Spreadsheet for Annual Calendar of Dark Sky Hours and Lunar Observing Hours

fisherka@csolutions.net Orig. 12/7/2006 Rev. 12/1/2007
Go to: Dark Sky Calendar Spreadsheet (Excel, 20Mb) | 2007 Dark Sky Hour Calendar N41 Lat | 2007 Lunar Observing Calendar N41 Lat | 2007 Lunar Colongitude (Facing) at 4 UTC | 2007 Local Sidereal Time at 4 UTC for W111.8 Long 41N Lat

A substantive code error was corrected on 12/1/2007. Users who downloaded the spreadsheet prior to 12/1/2007 will need to redownload the current spreadsheet.

This note distributes a spreadsheet in Microsoft Excel that prepares a calendar-table of the total number of dark sky hours on each night for the period of one-year. The spreadsheet also produces a calendar of lunar observing hours. The spreadsheet is configured to prepare calendars based on the observer's latitude and longitude and their preference for a starting 24 hour UTC time.

This spreadsheet can also be used as a deep sky and lunar target planner. Using Microsoft Excel's "Data filter" feature, the next dark sky date that an specific right ascension will be transit your meridian for the next year can be found. Similarly, the next dates and UTC hours that the Moon will be observable when the terminator is at a specific colongitude can be identified over the course of a year.

Observers typically want dark sky calendars that tell them the number of dark sky hours between sunrise and sunset. A civil 24 hour day rarely corresponds to dinural darkness. At northern latitudes there can be about 7 hours of darkness between local sunset and local midnight. The observer can configure the spreadsheet to the best annual local sunset time. For example, at my Salt Lake City, Utah observing site at N41 Lat, W111 Lon, about 5 pm Mountain Standard Time - which is equal to midnight or "zero" hours Universal Time Coordinated - is the best division between hours of light and dark for an entire year. This provides a better division between hours of darkness and daylight for an entire year. The spreadsheet examines the start of each of the 24 hours in a day for one year - or the next 8760 hours - to determine the local horizon altitude of the Sun and the Moon. Based on this, an hour is declared a "dark sky" or "lunar observing" hour, and is summed for the calendars.

The observer can configure the spreadsheet criteria applied to determining whether an hour is a quality dark sky hour and a quality lunar observing period based on:

Sample dark sky and lunar calendars for Salt Lake City, Utah are provided above. This spreadsheet can also be used to prepare an annual observing table of local sidereal time and an annual table of facing lunar colongitudes for a favored observing hour.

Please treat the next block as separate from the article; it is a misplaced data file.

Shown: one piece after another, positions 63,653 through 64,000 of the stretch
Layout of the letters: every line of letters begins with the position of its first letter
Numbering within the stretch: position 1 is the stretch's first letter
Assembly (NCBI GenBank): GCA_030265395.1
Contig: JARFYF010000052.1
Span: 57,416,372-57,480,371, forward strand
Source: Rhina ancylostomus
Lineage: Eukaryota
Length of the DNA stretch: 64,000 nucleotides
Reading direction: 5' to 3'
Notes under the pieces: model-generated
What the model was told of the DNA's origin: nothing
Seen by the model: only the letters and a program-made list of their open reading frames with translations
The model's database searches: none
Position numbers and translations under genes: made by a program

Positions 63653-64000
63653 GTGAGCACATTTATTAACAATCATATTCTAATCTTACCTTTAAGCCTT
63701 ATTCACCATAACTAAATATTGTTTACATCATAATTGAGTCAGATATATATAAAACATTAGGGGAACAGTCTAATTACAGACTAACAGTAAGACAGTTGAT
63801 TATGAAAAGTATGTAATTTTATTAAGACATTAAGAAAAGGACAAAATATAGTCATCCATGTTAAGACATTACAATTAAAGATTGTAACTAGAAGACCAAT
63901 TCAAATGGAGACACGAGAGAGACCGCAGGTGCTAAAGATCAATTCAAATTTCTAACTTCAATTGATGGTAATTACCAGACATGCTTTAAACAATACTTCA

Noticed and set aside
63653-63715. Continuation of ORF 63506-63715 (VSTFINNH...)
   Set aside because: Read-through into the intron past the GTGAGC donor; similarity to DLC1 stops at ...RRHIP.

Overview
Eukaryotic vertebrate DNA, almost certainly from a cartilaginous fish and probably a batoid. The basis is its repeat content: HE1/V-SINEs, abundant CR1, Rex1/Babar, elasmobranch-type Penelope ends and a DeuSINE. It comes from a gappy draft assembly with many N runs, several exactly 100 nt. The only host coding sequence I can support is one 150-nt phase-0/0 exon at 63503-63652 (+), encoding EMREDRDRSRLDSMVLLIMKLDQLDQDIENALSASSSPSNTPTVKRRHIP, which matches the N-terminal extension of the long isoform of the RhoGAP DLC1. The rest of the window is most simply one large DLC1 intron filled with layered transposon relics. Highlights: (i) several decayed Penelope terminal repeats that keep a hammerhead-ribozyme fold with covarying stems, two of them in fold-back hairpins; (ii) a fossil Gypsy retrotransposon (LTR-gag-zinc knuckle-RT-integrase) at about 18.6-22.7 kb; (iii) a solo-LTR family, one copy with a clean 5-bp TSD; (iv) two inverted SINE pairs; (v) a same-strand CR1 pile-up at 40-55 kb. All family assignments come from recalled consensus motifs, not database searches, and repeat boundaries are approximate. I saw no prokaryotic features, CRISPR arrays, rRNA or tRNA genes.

The Microsoft Visual Basic for Applications macros that compute the spreadsheet will not run on Excel for Macintosh. A Microsoft Windows Operating System is required.

Algorithms are based on Meeus and Duffet-Smith as documented in the VBA code within the spreadsheet.

Software alternatives include:

Use notes

When opening the spreadsheet on a new system, the spreadsheet may display the "VALUE#" error message in the lunar colongitude field in worksheet "AnnualDarkSkyLunarDetail". Set the UTC starting hour in cell B17 of worksheet "SetCriteria" to 1 and then back to zero. Force recalculation of the spreadsheet. This should clear the error.

It is assumed that the user has a basic working knowledge of Microsoft Excel and Excel's "Data filer" feature.

The spreadsheet uses Visual Basic for Applications (VBA) code to compute lunar terminator position and the Moon's and Sun's sidereal and local horizon positions. You will need to respond "Enable macros" to the standard Excel security prompt to update the spreadsheet.

Only enter data in blue-background cells. Use notes by spreadsheet tab follow:

Revisions and bug fixes


This is amateur astronomy work product.

No copyright is asserted to any original content materials developed and included by this author in this website and the same are released to the public domain. No copyright is asserted as to any scientific fact recited herein. This website was developed for the enjoyment of the amateur astronomical community and as a freeware aid for astronomy clubs, amateurs and secondary school educators. No implied warranty for fitness is provided. Risk of use is solely with the end-user.

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Prepared by K. Fisher fisherka@csolutions.net.